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Retrospective Pan-African Gazette 'Chimurenga Chronic' Returns

Retrospective pan-African newspaper "Chimurenga Chronic" returns as a quarterly publication.

What is time? Novelist and literary academic Imraan Coovadia in his brilliant essay, "Midnight," writes that science has yet to come up with a satisfactory description: “an account of why it exists and how it progress… the physical time of the cosmos, expressed in the changes of subatomic particles and forces and billion sun galaxies, differs from historical time, with its emphasis on economic and cultural processes, and also from the psychological time of human beings." The point is that time is not as linear as we supposed it to be.


Working with the idea of time as plural and taking their cue from cosmic jazz visionary Sun Ra (who once said “equation wise, the first thing to do is consider internal linktime as officially ended …we'll work on the other side of time"), the team behind the award-winning Chimurenga Chronic imagined the once-off retrospective newspaper as a time machine. Published in 2011, the paper traveled back in time to the week of the xenophobic violence in South Africa (18-24 May 2008) which left scores of immigrants dead and thousands of others displaced.

Following on the success of the once-off edition, the Chimurenga Chronic will be launched as a quarterly Pan-African gazette 'now-now' at the end of March 2013. “It is a publication borne out of an urgent need to write our world differently," says the press release announcing the launch; “to begin asking new questions, or even the old ones anew." And later it says: “we titled it the Chimurenga Chronic, a nod to both the art of chronicling, of documenting historical events in real time (the time-zone we call 'now-now'), and because things are, well yes, chronic."

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Cameroon Holds Vigil to Remember Children Killed in School Attack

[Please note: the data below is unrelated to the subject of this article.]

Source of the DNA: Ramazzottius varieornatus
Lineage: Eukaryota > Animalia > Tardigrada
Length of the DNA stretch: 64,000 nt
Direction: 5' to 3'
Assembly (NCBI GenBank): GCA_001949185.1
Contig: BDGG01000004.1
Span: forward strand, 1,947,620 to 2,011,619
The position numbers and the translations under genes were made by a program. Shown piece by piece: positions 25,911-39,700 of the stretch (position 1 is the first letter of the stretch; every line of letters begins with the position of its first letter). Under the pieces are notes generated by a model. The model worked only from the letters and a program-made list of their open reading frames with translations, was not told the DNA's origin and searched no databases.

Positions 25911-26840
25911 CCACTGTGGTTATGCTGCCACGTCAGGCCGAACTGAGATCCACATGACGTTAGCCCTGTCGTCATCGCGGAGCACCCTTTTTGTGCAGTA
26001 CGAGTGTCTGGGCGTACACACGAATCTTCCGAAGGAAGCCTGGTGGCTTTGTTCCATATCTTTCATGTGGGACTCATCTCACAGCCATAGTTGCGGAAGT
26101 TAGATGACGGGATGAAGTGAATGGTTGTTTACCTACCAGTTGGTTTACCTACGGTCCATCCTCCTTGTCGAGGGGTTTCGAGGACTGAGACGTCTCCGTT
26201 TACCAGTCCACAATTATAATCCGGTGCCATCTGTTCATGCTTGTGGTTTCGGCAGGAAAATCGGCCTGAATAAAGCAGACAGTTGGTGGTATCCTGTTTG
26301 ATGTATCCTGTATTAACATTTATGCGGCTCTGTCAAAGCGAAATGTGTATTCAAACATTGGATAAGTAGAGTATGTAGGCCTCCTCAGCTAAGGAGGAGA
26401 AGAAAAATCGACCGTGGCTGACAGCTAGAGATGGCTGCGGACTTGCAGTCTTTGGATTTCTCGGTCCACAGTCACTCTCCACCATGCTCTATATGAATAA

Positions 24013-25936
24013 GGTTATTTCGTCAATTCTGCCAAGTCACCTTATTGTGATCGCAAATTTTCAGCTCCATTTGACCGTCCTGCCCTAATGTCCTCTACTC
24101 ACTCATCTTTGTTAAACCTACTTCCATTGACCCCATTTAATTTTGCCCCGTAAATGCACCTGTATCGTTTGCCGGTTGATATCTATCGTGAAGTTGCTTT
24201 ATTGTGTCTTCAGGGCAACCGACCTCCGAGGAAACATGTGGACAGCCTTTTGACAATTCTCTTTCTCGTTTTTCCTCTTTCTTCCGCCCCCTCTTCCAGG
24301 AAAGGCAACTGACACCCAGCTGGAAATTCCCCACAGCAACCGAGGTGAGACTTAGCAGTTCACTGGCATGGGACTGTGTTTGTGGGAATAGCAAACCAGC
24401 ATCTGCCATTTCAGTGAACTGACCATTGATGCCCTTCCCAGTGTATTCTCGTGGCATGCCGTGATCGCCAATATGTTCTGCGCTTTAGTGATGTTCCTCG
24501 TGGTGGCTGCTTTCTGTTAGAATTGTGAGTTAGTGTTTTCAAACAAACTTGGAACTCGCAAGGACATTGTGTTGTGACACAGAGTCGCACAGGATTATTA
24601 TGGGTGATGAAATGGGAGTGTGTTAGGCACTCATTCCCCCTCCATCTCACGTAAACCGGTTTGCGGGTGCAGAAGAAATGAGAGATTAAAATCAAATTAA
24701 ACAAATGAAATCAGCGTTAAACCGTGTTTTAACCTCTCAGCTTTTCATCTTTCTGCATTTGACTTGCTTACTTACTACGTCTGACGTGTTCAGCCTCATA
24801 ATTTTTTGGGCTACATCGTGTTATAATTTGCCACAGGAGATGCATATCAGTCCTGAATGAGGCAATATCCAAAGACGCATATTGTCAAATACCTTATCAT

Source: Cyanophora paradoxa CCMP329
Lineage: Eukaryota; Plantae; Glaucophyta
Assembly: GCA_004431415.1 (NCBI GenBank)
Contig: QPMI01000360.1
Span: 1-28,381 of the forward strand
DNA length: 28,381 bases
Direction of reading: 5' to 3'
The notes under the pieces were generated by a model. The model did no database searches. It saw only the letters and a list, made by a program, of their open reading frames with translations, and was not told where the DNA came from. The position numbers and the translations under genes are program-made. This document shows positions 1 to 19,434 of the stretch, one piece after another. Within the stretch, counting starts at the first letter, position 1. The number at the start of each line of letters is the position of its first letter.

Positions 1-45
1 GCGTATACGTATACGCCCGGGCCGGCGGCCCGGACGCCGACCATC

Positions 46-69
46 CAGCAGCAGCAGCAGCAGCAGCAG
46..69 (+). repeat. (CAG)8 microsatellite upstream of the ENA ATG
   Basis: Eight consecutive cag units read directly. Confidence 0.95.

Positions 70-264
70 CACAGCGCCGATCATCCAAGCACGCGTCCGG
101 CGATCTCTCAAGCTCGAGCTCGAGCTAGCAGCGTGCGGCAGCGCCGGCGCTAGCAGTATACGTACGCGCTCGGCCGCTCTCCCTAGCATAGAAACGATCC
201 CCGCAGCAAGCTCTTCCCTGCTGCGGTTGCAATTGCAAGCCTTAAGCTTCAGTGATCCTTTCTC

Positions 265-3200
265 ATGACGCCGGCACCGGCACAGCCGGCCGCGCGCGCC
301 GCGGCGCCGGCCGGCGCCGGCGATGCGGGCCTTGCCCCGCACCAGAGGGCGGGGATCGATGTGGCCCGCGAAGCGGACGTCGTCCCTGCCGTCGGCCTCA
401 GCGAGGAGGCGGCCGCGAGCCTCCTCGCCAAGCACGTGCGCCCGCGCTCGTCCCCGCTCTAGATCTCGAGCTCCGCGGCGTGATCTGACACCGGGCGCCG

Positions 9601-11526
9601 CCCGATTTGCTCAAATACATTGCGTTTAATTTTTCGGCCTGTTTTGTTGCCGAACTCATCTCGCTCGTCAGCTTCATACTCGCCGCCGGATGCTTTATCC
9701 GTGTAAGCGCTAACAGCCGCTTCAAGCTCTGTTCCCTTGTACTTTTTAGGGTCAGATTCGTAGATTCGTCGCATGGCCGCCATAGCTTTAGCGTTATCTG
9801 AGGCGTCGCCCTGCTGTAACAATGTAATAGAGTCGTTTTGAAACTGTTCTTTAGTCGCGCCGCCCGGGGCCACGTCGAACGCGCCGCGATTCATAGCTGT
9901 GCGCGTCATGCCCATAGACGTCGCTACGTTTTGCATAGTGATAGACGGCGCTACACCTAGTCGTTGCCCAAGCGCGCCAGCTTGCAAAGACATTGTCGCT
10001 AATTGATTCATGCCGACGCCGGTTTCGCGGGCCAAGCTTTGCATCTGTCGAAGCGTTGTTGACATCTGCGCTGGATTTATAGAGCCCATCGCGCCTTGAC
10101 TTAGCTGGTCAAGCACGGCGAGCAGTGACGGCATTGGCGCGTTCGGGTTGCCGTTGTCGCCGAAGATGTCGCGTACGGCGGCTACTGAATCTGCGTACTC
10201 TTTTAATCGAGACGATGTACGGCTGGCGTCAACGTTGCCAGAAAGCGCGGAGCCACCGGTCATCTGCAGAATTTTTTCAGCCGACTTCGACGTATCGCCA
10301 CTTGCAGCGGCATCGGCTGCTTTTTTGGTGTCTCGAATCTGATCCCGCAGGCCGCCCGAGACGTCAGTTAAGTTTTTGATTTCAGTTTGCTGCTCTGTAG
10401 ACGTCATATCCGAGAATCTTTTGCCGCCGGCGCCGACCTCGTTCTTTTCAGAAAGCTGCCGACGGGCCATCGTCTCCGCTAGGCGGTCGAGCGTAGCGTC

Residents in Kumba paid their respects to the seven lives lost, and those injured during the attack over the weekend.

In the latest tragedy to come from Cameroon's historically violent clash between Anglo and Francophone citizens, seven children were murdered after attackers stormed a school with guns and machetes over the weekend.

In what has been deemed as the "darkest and saddest day," by Bishop Agapitus Nfon of Kumba, armed attackers stormed the Mother Francisca International Bilingual Academy, targeting students aged 9 to 12. The tragic event saw dozens of children injured, some critically.

The attack has shocked the nation, with both local and international agencies condemning the horrible offense. On Monday, Cameroonian President Paul Biya denounced the "horrific murder" of the school children, and alluded to the "appropriate measures" being taken in order to bring justice to the families of the victims. Prime Minister Dion Ngute Joseph shared his condolences via a tweet saying, "I bow before the memory of these innocent kids."

The Cameroonian presidency and governing body have blamed Anglophone 'separatists' for the attack, though the group claims no part in the attack.

Human rights groups, however, have blamed both opposing parties, as the conflict has led to the death of over 3,000 deaths and resulted in more than 700,000 Cameroonians fleeing their homes and the country.

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Interview: Meet Velemseni, Eswatini’s Queen of Soul

Soul artist Velemseni's music reflects Eswatini culture and aesthetics. "The Kingdom of Eswatini is a magical and mysterious place, and my music aims to interpret and document that mystique, drawing from genres like Swazi gospel, soul, African soul, cinematic and traditional music," says the artist.